Gold vs. Bitcoin
Comment of the Day

August 16 2017

Commentary by Eoin Treacy

Gold vs. Bitcoin

Thanks to a subscriber for this report from Morgan Stanley which may be of interest. Here is a section:

' you're a commodity analyst, and you don't track bitcoin? Should I be worried about that?' – bitcoin enthusiast…

Better than gold? So for global money transfers – bitcoin's a good medium. Indeed, for this function, bitcoin's better than gold; probably better than conventional fiat currencies too (i.e. transaction costs). But the popular view that this immature currency is also superior to gold as a hedge against inflation/uncertainty, still needs to be tested. Some claim that the protocol limiting bitcoin’s supply growth rate + total that can ever be created (i.e. 21 million, by 2140), underpins its value. But if bitcoin is successful long term, we should continue to see competitor cryptocurrencies and market strategies emerge (Global Financials & Payments: Blockchain: Unchained? 16-Jun-17) to exploit the new economic rent – a bearish risk for bitcoin's price (i.e. few barriers to-entry). And what of uncertainty? Over millennia, gold has demonstrated its ability to endure and preserve value under all circumstances. By contrast, bitcoin's global platform literally requires the lights to stay on.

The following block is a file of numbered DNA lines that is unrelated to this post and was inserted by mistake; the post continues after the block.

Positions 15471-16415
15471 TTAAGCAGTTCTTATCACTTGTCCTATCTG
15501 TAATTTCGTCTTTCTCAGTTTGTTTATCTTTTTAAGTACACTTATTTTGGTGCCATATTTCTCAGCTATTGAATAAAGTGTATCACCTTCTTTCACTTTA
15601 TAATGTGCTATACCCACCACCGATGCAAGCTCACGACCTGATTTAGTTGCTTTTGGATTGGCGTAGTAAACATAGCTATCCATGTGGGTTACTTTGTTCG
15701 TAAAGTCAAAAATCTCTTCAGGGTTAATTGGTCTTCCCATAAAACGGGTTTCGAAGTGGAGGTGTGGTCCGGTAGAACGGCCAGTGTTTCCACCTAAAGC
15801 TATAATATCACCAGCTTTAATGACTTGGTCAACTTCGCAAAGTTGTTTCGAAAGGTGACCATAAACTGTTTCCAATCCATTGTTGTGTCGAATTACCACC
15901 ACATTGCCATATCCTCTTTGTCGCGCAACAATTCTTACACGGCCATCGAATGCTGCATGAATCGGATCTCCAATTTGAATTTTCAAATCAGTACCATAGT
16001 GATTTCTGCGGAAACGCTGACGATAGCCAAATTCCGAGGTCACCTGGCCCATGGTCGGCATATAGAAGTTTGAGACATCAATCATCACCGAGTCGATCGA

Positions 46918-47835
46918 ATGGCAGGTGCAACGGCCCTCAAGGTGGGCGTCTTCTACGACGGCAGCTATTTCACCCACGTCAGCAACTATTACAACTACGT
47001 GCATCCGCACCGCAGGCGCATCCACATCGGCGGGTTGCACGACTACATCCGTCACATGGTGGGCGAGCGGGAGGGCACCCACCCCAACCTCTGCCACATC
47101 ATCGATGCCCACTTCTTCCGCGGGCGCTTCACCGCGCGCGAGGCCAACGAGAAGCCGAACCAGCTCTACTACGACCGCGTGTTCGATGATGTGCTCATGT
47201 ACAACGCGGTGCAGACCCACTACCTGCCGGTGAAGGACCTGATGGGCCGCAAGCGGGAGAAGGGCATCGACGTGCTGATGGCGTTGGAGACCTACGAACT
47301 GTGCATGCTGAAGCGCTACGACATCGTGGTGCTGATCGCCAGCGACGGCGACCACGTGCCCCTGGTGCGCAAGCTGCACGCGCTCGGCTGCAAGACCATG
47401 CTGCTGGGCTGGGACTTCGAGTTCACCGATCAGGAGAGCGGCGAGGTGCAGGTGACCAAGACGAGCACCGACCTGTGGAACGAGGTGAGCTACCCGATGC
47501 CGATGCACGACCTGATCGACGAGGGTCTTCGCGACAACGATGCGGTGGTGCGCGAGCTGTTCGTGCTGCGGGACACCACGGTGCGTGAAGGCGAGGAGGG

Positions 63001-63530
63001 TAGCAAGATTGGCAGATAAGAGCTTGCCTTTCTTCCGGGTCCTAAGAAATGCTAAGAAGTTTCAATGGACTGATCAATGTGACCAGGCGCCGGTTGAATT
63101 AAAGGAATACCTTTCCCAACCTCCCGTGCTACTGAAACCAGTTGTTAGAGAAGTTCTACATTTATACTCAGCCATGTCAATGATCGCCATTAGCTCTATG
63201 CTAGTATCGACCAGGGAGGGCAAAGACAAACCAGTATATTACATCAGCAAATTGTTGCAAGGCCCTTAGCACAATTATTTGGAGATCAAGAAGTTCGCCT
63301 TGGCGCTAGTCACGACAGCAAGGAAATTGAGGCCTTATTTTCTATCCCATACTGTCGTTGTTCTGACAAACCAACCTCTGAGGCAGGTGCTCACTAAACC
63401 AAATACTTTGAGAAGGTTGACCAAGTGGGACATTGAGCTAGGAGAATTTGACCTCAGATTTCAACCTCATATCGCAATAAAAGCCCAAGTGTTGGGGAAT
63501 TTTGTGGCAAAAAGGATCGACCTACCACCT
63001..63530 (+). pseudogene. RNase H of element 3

It’s a risk: Gold’s value to financial markets has already been incrementally marginalized over the centuries, by the rise of trade-/productivity-backed fiat money. Bitcoin is the latest money to offer gold’s long-standing capabilities + some other unique benefits. While it too may somehow undermine gold’s demand outlook, the rate/scale of the shift depends on the willingness of investors to engage bitcoin/cryptocurrencies. And willingness first requires a time-consuming, trust-building exercise.

Eoin Treacy's view

Here is a link to the full report.

Gold is a store of value because of its immutability, relative scarcity, beauty and global acceptance as a fungible asset. The fact it has history on its side as a store of value ensures there will always be investment interest in the “barbaric relic”. 

Bitcoin shares similar characteristics by design but it does not have history on its side and is reliant on internet connectivity. The world has come a long way in the last 30 years but the number of instances where governments have successfully turned off the internet, not least during African elections, has increased. That acts as an inhibitor to bitcoin’s safe-haven status in extremis. 

Nevertheless, the most compelling argument for bitcoin is that it represents a digital asset whose value is dictated by faith in its evolving network. In effect, the price of bitcoin might be considered the economic rent on the blockchain. It is a digital asset for a digital economy. 

The hard fork at the beginning of the month introduced the SegwitX2 fix which doubles the size of blocks and speeds up the network. This demonstration that the bitcoin market can be adaptive to emerging market forces has helped improve confidence which resulted in higher prices.  

I’m not at all sure it is appropriate to conflate gold and cryptocurrencies. They might have similarities on paper but, are very different. Bitcoin will eventually have an existential crisis moment, either because of war, law, regulation or cosmic radiation. However, there is little evidence of such concerns right now as it continues to hold the breakout above $3000. 

Back to top

You need to be logged in to comment.

New members registration